We all know that meditation is supposed to be good for us. And if we’ve tried it, and even if we have a long term practice, we realize meditation isn’t the simplest thing to do. Our brain is tricky, as Paul Gilbert often says!
So why bother?
Recently I read a study by a team at the University of Sienna who wanted to measure any neuroanatomical changes that resulted from meditation practices, both at the cortical and subcortical brain levels. This research was different than others in that it didn’t use long term, experienced meditators. Instead, they called their participants, “meditation-naïve.”
For this study, 48 participants were divided into two groups:
- 24 went through the Mindfulness Based Stress Reduction training, including body scanning, sitting meditation, walking meditation, and mindful stretching movements
- Attend 2.5 hours of in-class sessions
- Use the meditation techniques they learned to their lives
- Develop personal practice for 45 minutes daily
- Journal about their experience
- Go on a silent retreat
- 24 were not given the training
Both groups were asked to go through MRI scans and psychological testing before and after the 8 week period.
Those in the MBSR training group had an “increase of cortical thickness in the right insular lobe and somatosensory cortex,” as well as “a significant after-training reduction of several psychological indices related to worry, state anxiety, depression, and alexithymia” (difficulty experiencing and describing one’s emotions.” Basically, that translates to mediation enhancing the brain areas of perception and regulation of emotion.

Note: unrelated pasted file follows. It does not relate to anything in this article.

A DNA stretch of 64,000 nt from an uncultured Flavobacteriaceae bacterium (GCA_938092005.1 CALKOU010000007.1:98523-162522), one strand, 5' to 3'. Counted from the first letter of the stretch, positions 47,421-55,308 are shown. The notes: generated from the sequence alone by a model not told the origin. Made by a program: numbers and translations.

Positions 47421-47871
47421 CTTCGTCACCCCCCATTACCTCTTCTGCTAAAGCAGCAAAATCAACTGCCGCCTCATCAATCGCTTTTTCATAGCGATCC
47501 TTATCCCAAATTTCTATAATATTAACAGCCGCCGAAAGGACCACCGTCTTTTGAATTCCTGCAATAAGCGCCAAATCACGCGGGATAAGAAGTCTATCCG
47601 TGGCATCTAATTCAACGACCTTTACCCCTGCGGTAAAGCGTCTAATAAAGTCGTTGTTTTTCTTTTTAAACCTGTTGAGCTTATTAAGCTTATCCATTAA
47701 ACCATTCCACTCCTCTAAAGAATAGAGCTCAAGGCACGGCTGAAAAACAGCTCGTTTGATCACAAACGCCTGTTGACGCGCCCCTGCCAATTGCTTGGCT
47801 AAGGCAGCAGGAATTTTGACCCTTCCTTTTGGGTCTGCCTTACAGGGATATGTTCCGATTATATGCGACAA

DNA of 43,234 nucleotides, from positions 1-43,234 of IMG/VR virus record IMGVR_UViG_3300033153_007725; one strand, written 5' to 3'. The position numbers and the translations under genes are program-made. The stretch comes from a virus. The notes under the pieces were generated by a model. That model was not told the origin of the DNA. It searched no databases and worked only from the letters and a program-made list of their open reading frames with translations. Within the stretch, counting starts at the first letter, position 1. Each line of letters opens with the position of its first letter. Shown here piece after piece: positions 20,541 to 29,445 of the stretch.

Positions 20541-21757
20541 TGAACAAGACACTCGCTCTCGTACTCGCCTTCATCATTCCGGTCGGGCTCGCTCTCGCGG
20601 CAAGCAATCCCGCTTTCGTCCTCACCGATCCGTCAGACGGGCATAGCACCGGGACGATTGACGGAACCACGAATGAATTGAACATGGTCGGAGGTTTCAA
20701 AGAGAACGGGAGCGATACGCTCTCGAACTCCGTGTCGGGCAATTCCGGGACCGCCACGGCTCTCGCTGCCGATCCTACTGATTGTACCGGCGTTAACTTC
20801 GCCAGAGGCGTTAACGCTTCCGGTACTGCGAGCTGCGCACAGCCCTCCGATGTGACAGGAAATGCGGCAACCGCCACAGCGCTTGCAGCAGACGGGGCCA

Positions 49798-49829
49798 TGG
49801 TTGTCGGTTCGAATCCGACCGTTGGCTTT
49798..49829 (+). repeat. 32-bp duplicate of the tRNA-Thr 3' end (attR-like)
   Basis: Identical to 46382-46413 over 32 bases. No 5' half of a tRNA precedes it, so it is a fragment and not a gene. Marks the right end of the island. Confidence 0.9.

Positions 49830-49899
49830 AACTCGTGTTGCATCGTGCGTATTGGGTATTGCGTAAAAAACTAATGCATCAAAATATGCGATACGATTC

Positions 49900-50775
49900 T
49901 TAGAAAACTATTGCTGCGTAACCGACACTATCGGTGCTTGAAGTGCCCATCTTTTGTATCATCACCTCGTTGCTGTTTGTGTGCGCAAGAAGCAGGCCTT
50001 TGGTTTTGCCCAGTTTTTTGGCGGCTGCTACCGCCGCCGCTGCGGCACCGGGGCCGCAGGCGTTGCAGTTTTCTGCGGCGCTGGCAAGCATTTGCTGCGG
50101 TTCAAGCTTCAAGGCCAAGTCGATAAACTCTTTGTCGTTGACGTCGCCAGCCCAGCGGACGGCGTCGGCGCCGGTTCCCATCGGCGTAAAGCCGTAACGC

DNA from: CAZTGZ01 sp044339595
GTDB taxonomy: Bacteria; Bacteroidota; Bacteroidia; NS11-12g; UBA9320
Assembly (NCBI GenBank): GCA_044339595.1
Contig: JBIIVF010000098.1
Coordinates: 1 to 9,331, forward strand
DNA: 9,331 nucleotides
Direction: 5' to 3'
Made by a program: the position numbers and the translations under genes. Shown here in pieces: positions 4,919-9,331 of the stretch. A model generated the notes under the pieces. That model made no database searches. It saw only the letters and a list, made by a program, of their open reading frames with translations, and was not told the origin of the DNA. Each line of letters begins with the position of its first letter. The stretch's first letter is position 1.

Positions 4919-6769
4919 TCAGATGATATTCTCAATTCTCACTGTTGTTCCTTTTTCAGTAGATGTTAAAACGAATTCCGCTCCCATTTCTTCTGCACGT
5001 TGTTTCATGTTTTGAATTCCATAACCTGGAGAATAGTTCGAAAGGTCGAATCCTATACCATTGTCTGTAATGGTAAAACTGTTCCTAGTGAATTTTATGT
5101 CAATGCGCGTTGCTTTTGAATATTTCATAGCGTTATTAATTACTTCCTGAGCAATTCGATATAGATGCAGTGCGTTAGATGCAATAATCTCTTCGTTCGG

What this and other research suggests is that even basic mediation for beginners can change our brain.
So, what is the underlying factor that creates change?
No one is saying for sure, but from all the research I’ve read there’s a common ingredient: being able to be with what goes on inside without judgment or needing it to change. Jon Kabat Zinn, who founded MBSR identifies the transformative ability of meditation. In an article in omega, Kabat-Zinn said, “Science is now documenting that it’s not the objects of meditation that are important; it’s the process of paying attention to them – the attending – that actually influences the organism in a while range of different ways.”
For those with trauma or attachment wounding we need another element, the capacity to focus and concentrate. We also need to cultivate our capacity for compassion (see Compassion Focused Therapy) and specifically Self-Compassion (Chris Germer & Kristin Neff). There’s one other key component I’ve been exploring since my early days that not many people talk about and it’s the practice of non-separation. That’s the ability to pay attention to two things simultaneously so that the mind can rest. Research on this practice points to its similarity to neurofeedback and biofeedback – training the brain to re-pattern itself. It’s become the practice I find the most restful, rejuvenating, and nourishing.
If this intrigues you (and I hope it does!) I decided to put together a short course on Meditation – Why Bother? It will cover both the practices and the reasons why these simple skills can change your life – and heal your trauma in the process.
What meditation have you tried? Has it helped? Not helped? Why would you want to try meditation? Hit reply to email me with your response. You know I always love hearing from you.